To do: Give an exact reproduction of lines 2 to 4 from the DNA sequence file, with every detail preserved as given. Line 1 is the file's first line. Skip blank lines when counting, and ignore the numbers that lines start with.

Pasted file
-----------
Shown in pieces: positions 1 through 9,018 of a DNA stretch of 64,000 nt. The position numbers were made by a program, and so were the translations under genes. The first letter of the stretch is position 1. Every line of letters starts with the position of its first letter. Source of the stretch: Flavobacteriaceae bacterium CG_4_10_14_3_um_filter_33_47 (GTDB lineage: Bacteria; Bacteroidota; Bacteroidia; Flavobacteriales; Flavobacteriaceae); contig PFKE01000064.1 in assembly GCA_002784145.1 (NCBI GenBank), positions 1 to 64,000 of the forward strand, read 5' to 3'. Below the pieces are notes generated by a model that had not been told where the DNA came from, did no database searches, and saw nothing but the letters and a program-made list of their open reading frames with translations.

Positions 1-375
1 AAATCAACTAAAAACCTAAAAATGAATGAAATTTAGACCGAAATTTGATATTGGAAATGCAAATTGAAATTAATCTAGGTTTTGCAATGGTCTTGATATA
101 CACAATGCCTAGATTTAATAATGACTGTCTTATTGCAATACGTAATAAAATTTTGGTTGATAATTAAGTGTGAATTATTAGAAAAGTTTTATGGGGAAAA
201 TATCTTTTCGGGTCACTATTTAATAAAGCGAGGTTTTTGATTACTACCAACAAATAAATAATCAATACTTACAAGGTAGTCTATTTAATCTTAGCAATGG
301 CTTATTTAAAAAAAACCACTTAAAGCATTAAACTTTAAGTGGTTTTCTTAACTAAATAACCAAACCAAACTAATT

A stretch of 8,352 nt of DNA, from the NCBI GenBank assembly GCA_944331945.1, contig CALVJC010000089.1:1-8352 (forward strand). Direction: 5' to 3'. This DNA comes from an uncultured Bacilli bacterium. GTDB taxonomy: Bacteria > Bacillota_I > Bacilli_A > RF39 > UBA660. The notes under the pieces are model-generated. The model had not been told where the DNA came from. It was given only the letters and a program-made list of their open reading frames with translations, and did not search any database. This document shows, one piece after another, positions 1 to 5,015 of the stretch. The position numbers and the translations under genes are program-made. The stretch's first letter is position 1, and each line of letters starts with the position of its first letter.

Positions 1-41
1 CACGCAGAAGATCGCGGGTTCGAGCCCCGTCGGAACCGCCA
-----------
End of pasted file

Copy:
Positions 1-375
1 AAATCAACTAAAAACCTAAAAATGAATGAAATTTAGACCGAAATTTGATATTGGAAATGCAAATTGAAATTAATCTAGGTTTTGCAATGGTCTTGATATA
101 CACAATGCCTAGATTTAATAATGACTGTCTTATTGCAATACGTAATAAAATTTTGGTTGATAATTAAGTGTGAATTATTAGAAAAGTTTTATGGGGAAAA